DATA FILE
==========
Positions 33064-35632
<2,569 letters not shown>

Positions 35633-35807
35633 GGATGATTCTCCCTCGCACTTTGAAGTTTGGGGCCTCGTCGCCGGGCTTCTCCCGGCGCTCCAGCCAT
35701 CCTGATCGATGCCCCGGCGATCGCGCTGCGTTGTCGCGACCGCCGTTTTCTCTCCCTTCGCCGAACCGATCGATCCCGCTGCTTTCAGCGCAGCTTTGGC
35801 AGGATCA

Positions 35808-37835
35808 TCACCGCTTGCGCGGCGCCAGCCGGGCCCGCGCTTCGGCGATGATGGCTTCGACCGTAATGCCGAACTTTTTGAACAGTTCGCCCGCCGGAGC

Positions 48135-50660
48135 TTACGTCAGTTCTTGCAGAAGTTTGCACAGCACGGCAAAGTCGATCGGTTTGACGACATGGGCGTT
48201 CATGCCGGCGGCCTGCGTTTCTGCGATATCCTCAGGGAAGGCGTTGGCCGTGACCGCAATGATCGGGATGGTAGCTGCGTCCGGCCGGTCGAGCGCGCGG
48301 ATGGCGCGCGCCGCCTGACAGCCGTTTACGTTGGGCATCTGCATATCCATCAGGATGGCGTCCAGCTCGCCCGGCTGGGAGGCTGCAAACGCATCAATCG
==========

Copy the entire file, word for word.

Positions 33064-35632
<2,569 letters not shown>

Positions 35633-35807
35633 GGATGATTCTCCCTCGCACTTTGAAGTTTGGGGCCTCGTCGCCGGGCTTCTCCCGGCGCTCCAGCCAT
35701 CCTGATCGATGCCCCGGCGATCGCGCTGCGTTGTCGCGACCGCCGTTTTCTCTCCCTTCGCCGAACCGATCGATCCCGCTGCTTTCAGCGCAGCTTTGGC
35801 AGGATCA

Positions 35808-37835
35808 TCACCGCTTGCGCGGCGCCAGCCGGGCCCGCGCTTCGGCGATGATGGCTTCGACCGTAATGCCGAACTTTTTGAACAGTTCGCCCGCCGGAGC

Positions 48135-50660
48135 TTACGTCAGTTCTTGCAGAAGTTTGCACAGCACGGCAAAGTCGATCGGTTTGACGACATGGGCGTT
48201 CATGCCGGCGGCCTGCGTTTCTGCGATATCCTCAGGGAAGGCGTTGGCCGTGACCGCAATGATCGGGATGGTAGCTGCGTCCGGCCGGTCGAGCGCGCGG
48301 ATGGCGCGCGCCGCCTGACAGCCGTTTACGTTGGGCATCTGCATATCCATCAGGATGGCGTCCAGCTCGCCCGGCTGGGAGGCTGCAAACGCATCAATCG